Friday, December 05, 2008

Poverty Reduction Strategy

Back in the early nineties – the Rae days – I sat in on some interviews social assistance caseworkers had with their clients.

It was an eye opener.

Demeaning is the way I’d characterize it. I’m not blaming the worker. The system was the problem.

Then along came Mike Harris and things got a lot worse.

Which brings me to the present and the much-awaited Poverty Reduction Strategy unveiled yesterday by the Provincial Government.

At this point there seems to be much satisfaction with this report.
For example, the 25 in 5 Network for Poverty Reduction (a multi-sectoral coalition of more than 350 provincial and Toronto-based organizations and individuals working to eliminate poverty) has a good and fairly positive analysis of it at

Poverty is finally on the agenda and will remain there for several years.

I've Seen this Picture

However, the commitment to undertake a review of social assistance with the goal of reducing barriers and increasing opportunity seems like one of those proroguing dodges we've been reading about lately.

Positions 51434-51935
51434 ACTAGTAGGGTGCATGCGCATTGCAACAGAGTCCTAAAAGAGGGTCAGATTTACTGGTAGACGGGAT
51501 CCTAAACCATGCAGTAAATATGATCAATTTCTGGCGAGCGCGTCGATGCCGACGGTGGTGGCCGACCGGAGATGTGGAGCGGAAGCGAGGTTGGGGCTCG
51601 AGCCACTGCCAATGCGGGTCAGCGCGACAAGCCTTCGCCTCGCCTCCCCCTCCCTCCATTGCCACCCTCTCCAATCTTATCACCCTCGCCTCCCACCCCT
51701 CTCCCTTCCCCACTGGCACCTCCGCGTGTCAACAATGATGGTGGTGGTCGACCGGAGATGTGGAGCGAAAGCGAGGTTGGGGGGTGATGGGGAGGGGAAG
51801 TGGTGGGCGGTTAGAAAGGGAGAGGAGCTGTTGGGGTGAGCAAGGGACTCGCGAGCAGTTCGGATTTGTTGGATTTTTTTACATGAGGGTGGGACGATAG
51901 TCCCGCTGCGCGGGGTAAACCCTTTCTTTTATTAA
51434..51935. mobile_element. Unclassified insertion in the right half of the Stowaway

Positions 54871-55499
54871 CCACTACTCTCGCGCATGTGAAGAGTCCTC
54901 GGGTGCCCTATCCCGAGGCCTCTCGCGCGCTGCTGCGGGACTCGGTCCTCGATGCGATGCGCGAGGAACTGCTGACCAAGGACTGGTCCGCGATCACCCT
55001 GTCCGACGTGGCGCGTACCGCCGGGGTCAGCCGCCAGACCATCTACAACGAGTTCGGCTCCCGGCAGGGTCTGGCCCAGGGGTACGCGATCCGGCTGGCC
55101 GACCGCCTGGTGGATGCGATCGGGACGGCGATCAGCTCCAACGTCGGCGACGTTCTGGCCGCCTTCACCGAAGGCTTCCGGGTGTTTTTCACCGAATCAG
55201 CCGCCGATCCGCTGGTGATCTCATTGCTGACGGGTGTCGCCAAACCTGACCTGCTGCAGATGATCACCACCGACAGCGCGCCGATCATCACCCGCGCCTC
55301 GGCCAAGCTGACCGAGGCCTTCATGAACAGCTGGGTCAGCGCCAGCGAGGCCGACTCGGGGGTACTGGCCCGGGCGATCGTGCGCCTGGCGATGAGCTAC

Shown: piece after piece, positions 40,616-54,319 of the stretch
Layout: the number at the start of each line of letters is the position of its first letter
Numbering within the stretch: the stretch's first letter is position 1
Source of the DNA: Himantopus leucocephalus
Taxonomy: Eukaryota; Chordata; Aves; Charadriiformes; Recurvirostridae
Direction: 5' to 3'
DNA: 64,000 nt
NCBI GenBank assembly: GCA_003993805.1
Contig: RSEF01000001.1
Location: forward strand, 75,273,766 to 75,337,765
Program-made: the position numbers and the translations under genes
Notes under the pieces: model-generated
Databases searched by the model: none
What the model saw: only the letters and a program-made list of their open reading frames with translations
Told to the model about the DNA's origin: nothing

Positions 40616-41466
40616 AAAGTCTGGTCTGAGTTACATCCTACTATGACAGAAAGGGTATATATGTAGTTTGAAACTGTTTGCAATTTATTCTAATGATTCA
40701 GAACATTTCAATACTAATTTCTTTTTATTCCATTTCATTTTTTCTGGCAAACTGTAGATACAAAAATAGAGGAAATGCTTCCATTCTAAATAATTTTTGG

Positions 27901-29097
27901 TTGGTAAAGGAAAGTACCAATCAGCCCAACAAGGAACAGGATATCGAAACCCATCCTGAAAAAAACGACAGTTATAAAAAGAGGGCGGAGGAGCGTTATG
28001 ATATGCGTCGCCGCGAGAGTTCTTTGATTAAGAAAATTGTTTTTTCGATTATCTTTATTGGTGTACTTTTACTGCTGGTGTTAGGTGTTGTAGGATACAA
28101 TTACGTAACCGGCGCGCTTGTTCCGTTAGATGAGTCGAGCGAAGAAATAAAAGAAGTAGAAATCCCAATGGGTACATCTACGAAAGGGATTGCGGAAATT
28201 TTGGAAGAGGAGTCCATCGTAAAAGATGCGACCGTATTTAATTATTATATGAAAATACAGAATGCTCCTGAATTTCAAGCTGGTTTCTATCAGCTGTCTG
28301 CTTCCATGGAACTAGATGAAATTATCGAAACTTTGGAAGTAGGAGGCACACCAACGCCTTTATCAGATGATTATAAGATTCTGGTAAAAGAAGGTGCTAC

This same minister completed a similar review in December 2004. At that time she got it right. The Mathews’ Report, as it was known, documented an OW (welfare) system that was a mess.

For example:

Clients afraid of caseworkers. (p. 29)

Time and money wasted on job placements and training that didn’t assist in the move towards job readiness. (p. 21)

The requirement of applying 800 rules and regulations before eligibility could be determined and a cheque could be issued. (p. 25)

And this outrageous story:

The value of leftovers from a Sunday dinner at a parent’s house being deducted from the social assistance cheque. (p. 28)

Now four years later a commitment to a review.

What am I missing here?

I wonder how those with a first hand knowledge of social assistance feel about this.